Hazel Borys writes:
"In the broader sense, urban design and zoning have major impacts on quality of life, attachment, risk, predictability -- major drivers of economic development. This article interviews Bob Gibbs on urban retail downtown and Galina Tachieva on sprawl repair in the 'burbs -- and their wealth-building potential at both ends of the spectrum.
Bob Gibbs encourages us to "look at great cities, when they were peaking in the 40's and 50's, they were simple. Great placemaking, good squares, places between the buildings were beautiful. Even street trees were rare. The older buildings in Winter Park, Florida, or in Palm Beach's Worth Avenue are often 1-story, $60/SF buildings."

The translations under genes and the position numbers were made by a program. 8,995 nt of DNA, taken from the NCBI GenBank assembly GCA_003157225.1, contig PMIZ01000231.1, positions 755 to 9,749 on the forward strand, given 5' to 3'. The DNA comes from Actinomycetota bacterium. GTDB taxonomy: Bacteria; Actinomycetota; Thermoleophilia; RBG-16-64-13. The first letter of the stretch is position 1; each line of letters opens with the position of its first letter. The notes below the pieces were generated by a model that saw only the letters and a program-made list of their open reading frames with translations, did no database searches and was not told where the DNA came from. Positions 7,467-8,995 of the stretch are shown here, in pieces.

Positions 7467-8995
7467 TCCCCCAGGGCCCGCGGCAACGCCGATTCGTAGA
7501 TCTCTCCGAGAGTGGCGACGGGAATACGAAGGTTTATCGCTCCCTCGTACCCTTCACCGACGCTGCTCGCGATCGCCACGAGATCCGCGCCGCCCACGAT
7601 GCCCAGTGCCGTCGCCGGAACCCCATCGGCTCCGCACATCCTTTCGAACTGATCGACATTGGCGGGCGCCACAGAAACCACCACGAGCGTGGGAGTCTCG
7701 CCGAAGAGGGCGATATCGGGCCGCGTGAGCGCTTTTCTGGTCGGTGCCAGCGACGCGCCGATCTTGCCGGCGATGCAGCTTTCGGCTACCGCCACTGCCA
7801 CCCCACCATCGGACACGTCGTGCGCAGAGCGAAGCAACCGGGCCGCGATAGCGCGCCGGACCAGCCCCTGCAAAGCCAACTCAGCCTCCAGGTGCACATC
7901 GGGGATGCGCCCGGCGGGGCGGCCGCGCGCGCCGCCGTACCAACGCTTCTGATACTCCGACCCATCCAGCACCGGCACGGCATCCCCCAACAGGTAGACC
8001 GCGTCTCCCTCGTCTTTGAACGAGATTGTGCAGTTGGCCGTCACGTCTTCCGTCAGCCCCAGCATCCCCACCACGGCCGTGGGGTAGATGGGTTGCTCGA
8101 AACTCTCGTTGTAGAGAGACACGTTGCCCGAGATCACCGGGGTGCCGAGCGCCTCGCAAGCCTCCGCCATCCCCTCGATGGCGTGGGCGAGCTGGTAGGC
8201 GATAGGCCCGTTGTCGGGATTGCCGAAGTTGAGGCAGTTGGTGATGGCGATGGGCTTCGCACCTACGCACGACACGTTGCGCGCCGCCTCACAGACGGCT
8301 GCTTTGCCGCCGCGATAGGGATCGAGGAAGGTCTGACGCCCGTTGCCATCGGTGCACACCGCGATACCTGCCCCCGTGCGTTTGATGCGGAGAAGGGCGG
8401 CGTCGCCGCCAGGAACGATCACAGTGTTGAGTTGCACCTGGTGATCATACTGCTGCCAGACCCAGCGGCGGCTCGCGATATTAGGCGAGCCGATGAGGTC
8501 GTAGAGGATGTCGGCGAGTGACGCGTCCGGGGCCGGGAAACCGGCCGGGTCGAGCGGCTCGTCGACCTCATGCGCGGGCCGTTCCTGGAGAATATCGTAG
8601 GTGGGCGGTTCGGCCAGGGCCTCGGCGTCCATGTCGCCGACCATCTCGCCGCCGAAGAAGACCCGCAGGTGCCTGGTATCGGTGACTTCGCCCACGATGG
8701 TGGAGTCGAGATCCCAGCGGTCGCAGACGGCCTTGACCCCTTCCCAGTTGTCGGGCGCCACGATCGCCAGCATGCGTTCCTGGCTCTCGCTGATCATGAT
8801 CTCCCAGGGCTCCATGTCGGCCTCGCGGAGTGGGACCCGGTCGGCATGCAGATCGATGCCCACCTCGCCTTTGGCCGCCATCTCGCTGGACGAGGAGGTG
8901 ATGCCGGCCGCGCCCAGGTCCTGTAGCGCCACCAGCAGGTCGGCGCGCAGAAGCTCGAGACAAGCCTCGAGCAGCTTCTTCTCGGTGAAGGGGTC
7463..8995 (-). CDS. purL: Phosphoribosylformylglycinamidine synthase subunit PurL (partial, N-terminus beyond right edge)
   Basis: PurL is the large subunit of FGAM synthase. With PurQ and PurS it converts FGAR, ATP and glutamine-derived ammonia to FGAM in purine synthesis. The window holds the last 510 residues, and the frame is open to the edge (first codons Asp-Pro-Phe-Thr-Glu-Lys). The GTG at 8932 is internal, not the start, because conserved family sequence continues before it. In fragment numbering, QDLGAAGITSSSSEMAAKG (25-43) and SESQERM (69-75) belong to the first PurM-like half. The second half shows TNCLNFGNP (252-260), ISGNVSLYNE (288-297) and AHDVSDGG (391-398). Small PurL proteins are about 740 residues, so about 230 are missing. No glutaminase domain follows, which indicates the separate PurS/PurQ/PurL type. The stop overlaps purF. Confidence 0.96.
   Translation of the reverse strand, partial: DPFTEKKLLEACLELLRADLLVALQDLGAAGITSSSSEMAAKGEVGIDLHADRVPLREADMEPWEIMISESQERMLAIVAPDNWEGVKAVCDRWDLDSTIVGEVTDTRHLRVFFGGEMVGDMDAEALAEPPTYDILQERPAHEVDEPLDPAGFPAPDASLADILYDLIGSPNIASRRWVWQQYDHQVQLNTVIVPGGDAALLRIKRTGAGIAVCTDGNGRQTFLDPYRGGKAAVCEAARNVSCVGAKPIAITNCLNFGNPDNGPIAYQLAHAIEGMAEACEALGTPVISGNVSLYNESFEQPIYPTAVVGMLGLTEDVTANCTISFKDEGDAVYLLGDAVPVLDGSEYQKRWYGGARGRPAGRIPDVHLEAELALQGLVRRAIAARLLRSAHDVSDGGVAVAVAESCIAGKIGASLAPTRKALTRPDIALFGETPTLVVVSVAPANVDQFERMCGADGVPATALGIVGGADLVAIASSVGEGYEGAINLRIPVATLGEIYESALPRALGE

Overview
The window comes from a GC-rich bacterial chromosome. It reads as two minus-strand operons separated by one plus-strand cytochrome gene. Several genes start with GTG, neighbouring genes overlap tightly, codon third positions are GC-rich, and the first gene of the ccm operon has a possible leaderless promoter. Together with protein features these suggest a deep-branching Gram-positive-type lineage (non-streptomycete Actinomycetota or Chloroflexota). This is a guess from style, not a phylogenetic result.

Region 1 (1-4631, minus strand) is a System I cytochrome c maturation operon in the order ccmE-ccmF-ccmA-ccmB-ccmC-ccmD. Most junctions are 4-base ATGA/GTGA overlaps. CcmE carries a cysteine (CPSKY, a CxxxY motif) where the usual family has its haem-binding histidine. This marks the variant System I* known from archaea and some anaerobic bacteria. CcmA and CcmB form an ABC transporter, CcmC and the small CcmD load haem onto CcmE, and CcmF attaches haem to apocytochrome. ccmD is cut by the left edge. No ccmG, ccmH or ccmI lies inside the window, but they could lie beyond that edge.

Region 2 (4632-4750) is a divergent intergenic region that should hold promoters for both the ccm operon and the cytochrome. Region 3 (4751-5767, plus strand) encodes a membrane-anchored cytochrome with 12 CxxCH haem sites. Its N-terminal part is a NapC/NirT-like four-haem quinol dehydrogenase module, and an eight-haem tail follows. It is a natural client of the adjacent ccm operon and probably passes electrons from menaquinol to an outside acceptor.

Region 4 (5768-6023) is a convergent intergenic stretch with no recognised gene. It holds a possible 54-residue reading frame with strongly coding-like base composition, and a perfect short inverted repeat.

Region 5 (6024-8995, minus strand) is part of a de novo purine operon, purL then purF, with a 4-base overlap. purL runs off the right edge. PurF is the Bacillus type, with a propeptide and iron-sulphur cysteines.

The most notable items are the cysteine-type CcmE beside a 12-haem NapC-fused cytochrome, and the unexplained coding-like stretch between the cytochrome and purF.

"Cities can redevelop themselves by going back to the 20' x 60' lot, and selling them to small entrepreneurs who can build their own. Instead of waiting for someone who can build a $60 million building, the city can replat to the smaller lots, and sell under $50,000 each, then smaller businesses through sweat equity can build their own stores. Rosemary and part of Seaside were built this way. The only part of Rosemary that got in trouble was the large hotel, which went through a few bankruptcy's. It's a very good post-recession model. Instead of taking out a large note and build an Easton Town Center, build the streets and squares."
Thanks to Hazel Borys